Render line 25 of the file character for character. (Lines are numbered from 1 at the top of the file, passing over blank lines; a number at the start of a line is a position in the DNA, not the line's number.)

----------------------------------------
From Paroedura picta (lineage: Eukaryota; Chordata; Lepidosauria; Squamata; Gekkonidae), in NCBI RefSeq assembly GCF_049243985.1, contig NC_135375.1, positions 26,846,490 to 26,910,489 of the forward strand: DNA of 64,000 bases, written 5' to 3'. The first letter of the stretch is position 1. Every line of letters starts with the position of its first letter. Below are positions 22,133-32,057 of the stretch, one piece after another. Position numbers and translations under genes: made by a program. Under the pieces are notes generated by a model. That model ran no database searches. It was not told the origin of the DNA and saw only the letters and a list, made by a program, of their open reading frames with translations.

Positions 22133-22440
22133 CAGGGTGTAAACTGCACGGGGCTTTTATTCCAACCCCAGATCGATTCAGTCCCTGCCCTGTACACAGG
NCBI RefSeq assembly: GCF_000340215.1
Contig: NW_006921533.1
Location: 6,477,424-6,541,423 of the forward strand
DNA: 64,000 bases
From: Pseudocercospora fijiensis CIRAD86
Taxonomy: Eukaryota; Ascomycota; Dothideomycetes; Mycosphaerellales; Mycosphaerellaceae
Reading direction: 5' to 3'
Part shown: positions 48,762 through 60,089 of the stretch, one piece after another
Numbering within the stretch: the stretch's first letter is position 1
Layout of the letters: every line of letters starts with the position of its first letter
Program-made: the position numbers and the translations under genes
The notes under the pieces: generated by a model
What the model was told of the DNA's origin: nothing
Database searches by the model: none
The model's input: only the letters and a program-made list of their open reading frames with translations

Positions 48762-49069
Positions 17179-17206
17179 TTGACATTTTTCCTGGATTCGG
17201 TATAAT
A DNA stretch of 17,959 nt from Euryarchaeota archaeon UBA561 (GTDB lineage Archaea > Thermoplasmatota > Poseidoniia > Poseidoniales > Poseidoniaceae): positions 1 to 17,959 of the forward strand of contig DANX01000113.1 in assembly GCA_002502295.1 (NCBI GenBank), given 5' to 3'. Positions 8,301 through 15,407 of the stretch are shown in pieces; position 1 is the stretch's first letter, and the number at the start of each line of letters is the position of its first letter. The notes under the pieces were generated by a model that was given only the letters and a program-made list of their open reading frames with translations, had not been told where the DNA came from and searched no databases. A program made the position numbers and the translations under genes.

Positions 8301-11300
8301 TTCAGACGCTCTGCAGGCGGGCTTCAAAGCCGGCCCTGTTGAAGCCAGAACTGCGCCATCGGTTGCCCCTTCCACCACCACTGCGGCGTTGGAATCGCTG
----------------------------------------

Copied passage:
8301 TTCAGACGCTCTGCAGGCGGGCTTCAAAGCCGGCCCTGTTGAAGCCAGAACTGCGCCATCGGTTGCCCCTTCCACCACCACTGCGGCGTTGGAATCGCTG